Considering the Use of Ultraviolet Light Sources to Produce Advanced ICs
Scientists at Tokyo Institute of Technology have recently developed an extremely low-density tin ‘bubble’ which makes extreme ultraviolet reliable and cheap to generate.
The Tokyo Tech team has achieved this by creating tin thin-film spheres using a polymer electrolyte “soap bubble” made from polyelectrolyte—which are extremely stable and suitable for mass production—as a template and irradiating it with a laser.
Once the spheres were irradiated, the research team was able to confirm that extreme ultraviolet (EUV) rays of 13.5nm were emitted, the same as metallic tin. It is thought by the research team that their novel technology could pave the way for various applications in electronics like advanced semiconductors, as a reliable means of EUV light generation.
A graphical depiction of how the nanotized-wall tin bubbles were used in the study to generate EUV light. Image credited to Keiji Nagai
The Use of EUV in Advanced ICs
High-intensity lasers have been used to generate EUV light in the past, however, it has proven challenging for these lasers to maintain control of a target density that can produce light in the EUV range.
Working with colleagues from University College Dublin, the Tokyo Tech team set out to find laser targets that could be used to generate EUV light while remaining efficient, scalable, and low in cost. Their tin-coated microcapsule ‘bubble’ technology is a low-density structure that can be highly controlled. It consists of polymer electrolytes which are then coated in tin nanoparticles.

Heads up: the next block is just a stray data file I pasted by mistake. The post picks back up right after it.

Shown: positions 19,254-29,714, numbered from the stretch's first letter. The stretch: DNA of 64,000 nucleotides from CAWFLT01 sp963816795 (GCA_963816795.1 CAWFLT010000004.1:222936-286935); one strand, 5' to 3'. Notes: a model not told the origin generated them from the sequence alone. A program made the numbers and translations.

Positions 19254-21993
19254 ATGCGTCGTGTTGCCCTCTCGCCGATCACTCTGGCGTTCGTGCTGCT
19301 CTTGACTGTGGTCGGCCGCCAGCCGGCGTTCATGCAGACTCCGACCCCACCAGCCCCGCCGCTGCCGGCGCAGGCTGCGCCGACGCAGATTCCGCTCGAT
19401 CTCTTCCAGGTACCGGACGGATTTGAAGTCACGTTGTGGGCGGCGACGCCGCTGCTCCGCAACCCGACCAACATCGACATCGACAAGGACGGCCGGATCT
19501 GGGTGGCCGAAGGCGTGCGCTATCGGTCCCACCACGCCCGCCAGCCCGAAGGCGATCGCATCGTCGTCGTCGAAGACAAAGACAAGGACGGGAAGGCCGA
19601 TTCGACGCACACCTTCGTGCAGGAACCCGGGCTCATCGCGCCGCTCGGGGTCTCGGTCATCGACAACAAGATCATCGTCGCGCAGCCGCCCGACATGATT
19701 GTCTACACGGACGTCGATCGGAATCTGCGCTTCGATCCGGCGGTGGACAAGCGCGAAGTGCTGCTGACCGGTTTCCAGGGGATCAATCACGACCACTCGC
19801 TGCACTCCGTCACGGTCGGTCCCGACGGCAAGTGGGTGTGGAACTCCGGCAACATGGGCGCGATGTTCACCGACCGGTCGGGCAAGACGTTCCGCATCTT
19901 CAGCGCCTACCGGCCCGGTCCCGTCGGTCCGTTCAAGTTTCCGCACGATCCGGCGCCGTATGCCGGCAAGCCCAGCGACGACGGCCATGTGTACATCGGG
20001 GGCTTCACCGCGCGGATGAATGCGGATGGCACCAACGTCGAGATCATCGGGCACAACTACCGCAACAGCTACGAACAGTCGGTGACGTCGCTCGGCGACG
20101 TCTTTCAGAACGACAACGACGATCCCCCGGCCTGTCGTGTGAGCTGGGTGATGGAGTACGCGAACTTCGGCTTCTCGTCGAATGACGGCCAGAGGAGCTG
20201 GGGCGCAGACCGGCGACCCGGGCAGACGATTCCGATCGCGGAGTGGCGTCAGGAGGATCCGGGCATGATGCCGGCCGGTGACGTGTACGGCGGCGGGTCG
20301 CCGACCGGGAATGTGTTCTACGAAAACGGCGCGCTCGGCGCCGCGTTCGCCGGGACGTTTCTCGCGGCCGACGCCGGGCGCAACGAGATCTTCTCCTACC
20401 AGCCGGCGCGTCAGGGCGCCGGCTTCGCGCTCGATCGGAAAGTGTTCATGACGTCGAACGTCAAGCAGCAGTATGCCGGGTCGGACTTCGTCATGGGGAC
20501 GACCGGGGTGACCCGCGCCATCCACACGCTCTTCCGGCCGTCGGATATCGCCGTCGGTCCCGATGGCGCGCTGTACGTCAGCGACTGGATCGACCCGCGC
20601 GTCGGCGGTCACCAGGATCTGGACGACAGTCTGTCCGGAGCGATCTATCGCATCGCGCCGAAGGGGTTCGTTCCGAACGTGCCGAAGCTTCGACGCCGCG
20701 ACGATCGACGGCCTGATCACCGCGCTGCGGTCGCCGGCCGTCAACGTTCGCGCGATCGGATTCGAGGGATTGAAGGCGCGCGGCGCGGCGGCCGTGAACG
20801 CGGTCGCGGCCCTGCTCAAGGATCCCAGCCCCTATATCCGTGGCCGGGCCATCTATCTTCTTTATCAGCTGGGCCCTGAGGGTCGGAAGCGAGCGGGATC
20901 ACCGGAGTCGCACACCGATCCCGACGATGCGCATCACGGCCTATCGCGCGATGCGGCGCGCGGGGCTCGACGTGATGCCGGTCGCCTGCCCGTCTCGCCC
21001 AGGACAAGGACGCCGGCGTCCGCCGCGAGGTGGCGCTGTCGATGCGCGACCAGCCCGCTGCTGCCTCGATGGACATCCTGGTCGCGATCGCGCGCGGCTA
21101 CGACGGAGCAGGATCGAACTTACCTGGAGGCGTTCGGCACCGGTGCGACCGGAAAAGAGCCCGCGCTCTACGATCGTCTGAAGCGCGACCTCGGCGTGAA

Suitability for Manufacturing Semiconductors
To put the bubble to the test, the research team irradiated it using a neodymium-YAG laser. This resulted in the generation of EUV light in the 13.5nm range, with the team also finding that the structure was compatible with the conventional EUV light sources that are used to manufacture semiconductors.
“Overcoming the limitations of liquid tin dynamics can be very advantageous in generating EUV light,” said professor Keiji Nagai. “Well-defined, low-density tin targets can support a wide range of materials including their shape, pore size, and density.”